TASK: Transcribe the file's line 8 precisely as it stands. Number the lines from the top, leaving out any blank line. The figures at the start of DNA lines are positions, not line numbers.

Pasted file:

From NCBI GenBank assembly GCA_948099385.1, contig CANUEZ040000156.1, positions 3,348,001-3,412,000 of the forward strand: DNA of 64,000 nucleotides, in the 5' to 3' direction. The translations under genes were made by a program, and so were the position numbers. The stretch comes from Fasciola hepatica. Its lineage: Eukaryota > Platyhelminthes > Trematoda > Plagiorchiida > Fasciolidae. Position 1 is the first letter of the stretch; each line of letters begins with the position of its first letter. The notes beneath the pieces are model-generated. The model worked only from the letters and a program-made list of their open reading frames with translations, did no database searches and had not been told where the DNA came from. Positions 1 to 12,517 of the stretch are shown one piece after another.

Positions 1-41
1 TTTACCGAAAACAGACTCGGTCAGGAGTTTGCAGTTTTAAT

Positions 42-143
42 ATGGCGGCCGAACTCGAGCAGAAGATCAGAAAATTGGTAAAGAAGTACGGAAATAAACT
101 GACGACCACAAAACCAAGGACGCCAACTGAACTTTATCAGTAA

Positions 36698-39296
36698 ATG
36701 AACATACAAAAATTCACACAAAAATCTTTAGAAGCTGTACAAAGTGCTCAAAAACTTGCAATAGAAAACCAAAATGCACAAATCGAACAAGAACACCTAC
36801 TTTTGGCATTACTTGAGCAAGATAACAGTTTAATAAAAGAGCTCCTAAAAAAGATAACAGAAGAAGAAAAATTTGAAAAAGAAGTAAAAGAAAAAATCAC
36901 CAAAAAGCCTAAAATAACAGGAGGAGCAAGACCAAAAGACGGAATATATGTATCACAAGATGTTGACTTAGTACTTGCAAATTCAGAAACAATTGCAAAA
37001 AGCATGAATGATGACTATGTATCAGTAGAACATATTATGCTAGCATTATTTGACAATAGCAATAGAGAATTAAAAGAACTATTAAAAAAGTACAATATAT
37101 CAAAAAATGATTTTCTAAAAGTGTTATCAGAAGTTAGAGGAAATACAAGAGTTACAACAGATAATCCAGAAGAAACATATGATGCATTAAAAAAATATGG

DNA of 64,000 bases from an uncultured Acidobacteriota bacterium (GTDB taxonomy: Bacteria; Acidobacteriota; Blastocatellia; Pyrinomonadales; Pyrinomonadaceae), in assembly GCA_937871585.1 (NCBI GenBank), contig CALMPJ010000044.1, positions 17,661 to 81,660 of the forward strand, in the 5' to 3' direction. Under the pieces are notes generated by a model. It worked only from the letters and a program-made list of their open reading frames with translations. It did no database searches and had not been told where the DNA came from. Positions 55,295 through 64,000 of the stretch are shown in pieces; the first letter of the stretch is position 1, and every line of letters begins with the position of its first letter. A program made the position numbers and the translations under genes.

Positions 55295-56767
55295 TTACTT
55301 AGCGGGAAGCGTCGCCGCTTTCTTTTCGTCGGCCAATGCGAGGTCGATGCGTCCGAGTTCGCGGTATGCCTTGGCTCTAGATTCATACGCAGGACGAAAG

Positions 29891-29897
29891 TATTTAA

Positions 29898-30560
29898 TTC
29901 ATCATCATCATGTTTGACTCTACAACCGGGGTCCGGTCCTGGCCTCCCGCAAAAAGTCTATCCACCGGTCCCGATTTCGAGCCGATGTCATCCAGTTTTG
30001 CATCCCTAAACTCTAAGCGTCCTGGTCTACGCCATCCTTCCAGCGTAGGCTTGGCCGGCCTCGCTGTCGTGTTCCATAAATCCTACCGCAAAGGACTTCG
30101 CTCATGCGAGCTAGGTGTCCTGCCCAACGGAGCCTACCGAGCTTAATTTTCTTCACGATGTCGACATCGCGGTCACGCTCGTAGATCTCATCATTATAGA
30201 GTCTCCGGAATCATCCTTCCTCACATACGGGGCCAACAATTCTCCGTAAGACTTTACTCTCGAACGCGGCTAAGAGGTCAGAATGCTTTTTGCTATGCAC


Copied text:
36698 ATG